All posts by Simone de Hoogh

This post includes the ‘biggest gift’ we can give our children and the ‘whisper game’, a tool to help noisy children learn to regulate their voice, which are both part of the Multifaceted Emotion Regulation Theory (MERT) developed by Simone de Hoogh.

Often our children are loud and have difficulty controlling their vocal output.

In such situations, it is helpful to play the whisper game to make our children aware by experience of where their volume control is, the more senses we are able to involve, the quicker the learning happens.

Learning to whisper

We parents can get irritated by the disproportionate noise that our children can make, especially at those times when the expression of their emotions becomes a bit extreme .

A helpful thought is to realise that our children haven’t found the volume control of their voice yet, and it might take a few years before they are able to – and that is where we can help them. 

We also want to avoid them learning they can use being loud (or even scream) to annoy others when they feel uncomfortable. This is something they may be doing to get a false sense of safety to mitigate their anxiety, through being in charge of the emotional reactions of others. (Read more about the Cycle of emotional and Sensory Overload to understand this mechanism) This lack of volume control can better be addressed by the ‘Ooh Sweety’ Tool, which is used to strengthen their energy level and emotional resilience while at the same time preventing a further build up of tension.

However, if our child is just loud, the whisper game can be a handy tool to help our children become aware of how to be in charge of their vocal output, as awareness is the first step towards any change.

From singing to whispering

Often children love singing, especially if it takes a playful turn. 

We start with singing songs, but going from as loud as we can to the quietest whisper we can manage. 

We might want to add big movements with the loud singing, and change our movements towards tiny, slow-motion actions with the whispering, for example, stamping with our feet when we sing loud and tapping very softly with one finger when singing very quietly. We can make our body big and spread our arms and legs when singing loud, making ourselves small when whispering.

From shouting to whispering

We whisper, “Let’s do the whisper game – how softly can you whisper so that I can still hear you?”. We can vary our own level of vocal output as a reaction to theirs to help them become aware of their own output by letting them experience ours as a contrast, for example when they shout we can either react by whispering or even shout louder and ask when whispering.  “Can you whisper as softly as I can?”, “Can you still hear me?” “What did I say?”  “Can you go even softer, but so that I can still hear what you say?”. If they shout we can shout louder, and we can ask our child to even shout louder, then we can ask if they could still hear us clearly when we were shouting or if the shouting distracted them, and if it hurt their throat or ears.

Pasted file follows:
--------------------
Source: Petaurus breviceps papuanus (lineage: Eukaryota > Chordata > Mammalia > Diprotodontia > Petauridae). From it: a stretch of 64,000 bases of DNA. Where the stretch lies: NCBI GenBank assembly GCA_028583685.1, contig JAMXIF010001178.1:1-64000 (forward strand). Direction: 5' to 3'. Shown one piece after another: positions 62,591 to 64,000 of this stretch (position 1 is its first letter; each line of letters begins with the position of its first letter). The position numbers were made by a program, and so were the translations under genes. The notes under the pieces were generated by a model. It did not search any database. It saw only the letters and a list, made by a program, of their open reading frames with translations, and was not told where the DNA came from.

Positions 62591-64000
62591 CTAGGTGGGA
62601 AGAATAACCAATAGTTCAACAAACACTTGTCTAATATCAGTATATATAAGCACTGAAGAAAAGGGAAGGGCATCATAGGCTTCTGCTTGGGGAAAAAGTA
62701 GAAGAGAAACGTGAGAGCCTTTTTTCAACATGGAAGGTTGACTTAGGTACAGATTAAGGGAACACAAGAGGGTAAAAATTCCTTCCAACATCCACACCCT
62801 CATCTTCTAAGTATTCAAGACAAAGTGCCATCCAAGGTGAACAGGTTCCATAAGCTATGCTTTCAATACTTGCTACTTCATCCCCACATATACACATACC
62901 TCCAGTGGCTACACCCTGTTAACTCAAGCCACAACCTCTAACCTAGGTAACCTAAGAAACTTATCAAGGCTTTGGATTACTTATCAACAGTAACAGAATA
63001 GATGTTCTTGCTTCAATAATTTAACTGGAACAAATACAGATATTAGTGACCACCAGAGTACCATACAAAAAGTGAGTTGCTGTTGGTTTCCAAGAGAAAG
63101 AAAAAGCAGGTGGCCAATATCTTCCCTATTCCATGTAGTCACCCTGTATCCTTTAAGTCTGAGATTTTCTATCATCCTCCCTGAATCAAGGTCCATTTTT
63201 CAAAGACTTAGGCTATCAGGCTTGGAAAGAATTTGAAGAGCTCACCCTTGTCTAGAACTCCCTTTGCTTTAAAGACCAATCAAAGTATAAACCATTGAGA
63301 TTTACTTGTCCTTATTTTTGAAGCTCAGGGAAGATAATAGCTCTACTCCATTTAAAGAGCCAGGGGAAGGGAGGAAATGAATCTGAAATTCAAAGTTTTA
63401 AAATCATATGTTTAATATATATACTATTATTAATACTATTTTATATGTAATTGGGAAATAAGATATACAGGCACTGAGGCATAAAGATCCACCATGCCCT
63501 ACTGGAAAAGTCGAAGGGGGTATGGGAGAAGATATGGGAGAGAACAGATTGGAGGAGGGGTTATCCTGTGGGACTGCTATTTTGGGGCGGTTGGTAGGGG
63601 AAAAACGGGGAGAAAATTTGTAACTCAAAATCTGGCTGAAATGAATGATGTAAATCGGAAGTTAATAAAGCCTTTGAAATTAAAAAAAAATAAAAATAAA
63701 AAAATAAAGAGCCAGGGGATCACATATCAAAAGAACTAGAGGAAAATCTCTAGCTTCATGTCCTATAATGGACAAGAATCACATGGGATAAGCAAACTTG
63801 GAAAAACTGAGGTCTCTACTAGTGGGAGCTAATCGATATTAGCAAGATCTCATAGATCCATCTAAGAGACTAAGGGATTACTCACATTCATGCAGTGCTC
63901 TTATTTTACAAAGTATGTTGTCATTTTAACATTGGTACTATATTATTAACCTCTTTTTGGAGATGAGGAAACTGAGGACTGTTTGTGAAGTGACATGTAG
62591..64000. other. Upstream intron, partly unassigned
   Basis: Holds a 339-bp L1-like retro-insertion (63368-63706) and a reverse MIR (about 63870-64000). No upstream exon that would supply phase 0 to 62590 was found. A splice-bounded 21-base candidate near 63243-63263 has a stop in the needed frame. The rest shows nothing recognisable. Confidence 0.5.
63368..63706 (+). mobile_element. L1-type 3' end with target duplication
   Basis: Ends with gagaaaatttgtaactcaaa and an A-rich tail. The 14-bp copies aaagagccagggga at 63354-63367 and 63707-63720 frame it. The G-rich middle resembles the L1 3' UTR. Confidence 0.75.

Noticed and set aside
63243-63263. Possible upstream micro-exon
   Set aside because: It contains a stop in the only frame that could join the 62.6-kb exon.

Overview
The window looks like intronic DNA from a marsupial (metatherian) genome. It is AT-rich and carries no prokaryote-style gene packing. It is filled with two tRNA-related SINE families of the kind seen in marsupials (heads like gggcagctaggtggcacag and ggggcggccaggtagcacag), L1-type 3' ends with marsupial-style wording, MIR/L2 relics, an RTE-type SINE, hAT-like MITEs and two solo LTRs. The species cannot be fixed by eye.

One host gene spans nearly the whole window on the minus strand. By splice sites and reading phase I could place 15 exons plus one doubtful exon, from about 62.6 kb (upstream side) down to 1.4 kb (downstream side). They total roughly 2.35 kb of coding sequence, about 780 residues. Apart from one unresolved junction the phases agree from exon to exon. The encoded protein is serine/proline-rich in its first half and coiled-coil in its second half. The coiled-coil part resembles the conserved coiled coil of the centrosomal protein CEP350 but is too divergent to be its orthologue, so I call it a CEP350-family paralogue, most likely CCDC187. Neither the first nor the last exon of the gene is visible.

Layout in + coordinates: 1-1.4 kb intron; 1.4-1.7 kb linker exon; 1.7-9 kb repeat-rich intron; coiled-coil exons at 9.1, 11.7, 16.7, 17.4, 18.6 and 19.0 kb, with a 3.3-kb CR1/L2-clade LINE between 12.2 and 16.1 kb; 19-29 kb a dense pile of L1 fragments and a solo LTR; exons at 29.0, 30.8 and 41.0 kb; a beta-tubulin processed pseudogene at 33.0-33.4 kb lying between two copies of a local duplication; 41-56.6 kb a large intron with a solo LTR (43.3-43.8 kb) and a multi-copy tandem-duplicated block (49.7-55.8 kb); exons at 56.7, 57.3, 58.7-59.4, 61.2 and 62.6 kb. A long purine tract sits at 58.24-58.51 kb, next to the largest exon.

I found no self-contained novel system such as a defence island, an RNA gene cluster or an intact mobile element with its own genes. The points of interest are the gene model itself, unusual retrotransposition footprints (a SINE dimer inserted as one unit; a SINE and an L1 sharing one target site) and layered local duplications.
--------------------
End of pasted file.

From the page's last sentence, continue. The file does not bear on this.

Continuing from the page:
Just keep on doing the whisper game for short periods of time so it stays fun.

After a while when, for example, you are in the supermarket and your child is shouting loudly you can whisper in response, “Let’s do the whisper game”, and your child  will probably follow your lead.

In a situation where you are wanting to apply the tool, check your own emotional resilience first. Are you feeling calm, or are you stressed and likely to become triggered? It’s a good idea to have a contingency plan for if you are having an emotional reaction.

Try to let go of any expectation concerning your child’s behaviour, whether visiting someone, or in the supermarket or whatever social situation. When we are upset it can trigger our child’s emotional block, then whatever tool we apply won’t work. Our goal is not to control them now, our goal is to give them strategies and tools to be able later in life to independently regulate emotions to such an extent that they don’t get in the way of fulfilling their potential.

If our children get used to changing their vocal output from loud to very quiet, we can remind them where to find their volume control.

To raise our child’s awareness of their sound output we can add bodily awareness as discussed above. We can make tiny fluttering movements with our fingers around whispering, growing into including wrists and our hands and finally including our arms as our output gets louder.

If our child shouts loudly in the supermarket because they are feeling upset it might help them to calm down by using these movements. Besides using our kind voice with a smile on our face, we can now also use our actions to signal to the child to whisper. If the movement is connected in their brain with whispering, it will help them to follow our lead and calm down.

Noise can cause an emotional response

People with sensual overexciteability (OE)  are “hardwired to produce an “excessive” emotional response”, and that can often include to noises.